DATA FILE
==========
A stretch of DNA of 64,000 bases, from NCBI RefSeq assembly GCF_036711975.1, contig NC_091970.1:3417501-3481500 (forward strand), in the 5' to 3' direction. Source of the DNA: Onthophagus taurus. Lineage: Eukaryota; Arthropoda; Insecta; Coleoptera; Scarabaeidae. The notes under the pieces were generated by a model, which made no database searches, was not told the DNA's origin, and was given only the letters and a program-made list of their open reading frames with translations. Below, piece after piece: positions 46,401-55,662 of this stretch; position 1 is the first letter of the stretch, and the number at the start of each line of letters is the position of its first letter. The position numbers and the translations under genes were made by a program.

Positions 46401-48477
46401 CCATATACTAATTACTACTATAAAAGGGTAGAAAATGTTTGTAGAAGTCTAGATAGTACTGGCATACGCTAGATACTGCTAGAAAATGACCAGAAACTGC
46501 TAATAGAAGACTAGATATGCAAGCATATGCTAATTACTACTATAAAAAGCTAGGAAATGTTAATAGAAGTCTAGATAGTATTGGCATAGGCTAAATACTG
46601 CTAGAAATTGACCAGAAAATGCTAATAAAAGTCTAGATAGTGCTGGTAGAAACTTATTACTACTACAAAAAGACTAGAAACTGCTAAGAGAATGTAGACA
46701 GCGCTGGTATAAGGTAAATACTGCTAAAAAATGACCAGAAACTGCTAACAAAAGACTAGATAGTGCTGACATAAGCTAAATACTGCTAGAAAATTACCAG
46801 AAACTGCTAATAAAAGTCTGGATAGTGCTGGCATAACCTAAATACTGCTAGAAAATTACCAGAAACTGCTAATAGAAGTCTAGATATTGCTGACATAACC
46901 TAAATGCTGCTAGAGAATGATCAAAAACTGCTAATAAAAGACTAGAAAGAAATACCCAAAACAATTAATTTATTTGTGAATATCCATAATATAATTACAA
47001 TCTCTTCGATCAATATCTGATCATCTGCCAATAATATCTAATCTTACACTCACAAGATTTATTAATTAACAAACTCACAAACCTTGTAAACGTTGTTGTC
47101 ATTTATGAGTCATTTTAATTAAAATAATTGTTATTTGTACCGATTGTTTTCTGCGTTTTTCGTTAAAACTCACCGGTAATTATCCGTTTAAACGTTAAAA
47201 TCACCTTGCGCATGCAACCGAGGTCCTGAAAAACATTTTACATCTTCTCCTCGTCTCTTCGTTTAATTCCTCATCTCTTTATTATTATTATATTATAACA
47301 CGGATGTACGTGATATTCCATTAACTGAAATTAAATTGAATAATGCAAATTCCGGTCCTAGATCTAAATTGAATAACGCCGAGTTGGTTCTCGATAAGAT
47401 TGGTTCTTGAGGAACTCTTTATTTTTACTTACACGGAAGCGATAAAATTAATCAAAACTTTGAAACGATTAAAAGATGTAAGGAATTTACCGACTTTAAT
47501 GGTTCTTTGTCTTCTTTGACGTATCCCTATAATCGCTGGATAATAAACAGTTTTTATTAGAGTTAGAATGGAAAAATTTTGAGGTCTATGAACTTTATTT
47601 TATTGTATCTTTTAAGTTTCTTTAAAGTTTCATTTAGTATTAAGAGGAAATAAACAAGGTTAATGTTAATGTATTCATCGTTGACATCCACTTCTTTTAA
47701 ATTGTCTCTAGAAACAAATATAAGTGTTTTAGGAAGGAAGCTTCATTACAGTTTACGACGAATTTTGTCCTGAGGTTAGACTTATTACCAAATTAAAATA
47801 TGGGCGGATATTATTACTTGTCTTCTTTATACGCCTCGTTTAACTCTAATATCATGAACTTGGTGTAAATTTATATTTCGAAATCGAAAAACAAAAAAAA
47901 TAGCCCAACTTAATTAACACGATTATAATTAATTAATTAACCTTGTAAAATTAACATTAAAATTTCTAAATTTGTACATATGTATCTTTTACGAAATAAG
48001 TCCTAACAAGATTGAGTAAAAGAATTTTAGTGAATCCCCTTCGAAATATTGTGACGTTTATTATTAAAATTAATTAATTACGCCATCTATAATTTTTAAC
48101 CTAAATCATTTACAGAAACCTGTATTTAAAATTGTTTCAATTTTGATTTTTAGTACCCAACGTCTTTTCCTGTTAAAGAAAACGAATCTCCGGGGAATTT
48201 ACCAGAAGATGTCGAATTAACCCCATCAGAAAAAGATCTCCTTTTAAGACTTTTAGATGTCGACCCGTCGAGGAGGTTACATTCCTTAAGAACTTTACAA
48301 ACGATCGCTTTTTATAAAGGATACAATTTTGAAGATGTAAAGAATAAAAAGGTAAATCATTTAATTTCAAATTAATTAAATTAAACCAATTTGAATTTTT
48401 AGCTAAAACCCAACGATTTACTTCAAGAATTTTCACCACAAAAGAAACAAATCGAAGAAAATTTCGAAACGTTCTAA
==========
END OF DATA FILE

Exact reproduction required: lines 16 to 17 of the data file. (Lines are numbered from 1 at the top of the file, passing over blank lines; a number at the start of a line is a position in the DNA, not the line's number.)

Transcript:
47701 ATTGTCTCTAGAAACAAATATAAGTGTTTTAGGAAGGAAGCTTCATTACAGTTTACGACGAATTTTGTCCTGAGGTTAGACTTATTACCAAATTAAAATA
47801 TGGGCGGATATTATTACTTGTCTTCTTTATACGCCTCGTTTAACTCTAATATCATGAACTTGGTGTAAATTTATATTTCGAAATCGAAAAACAAAAAAAA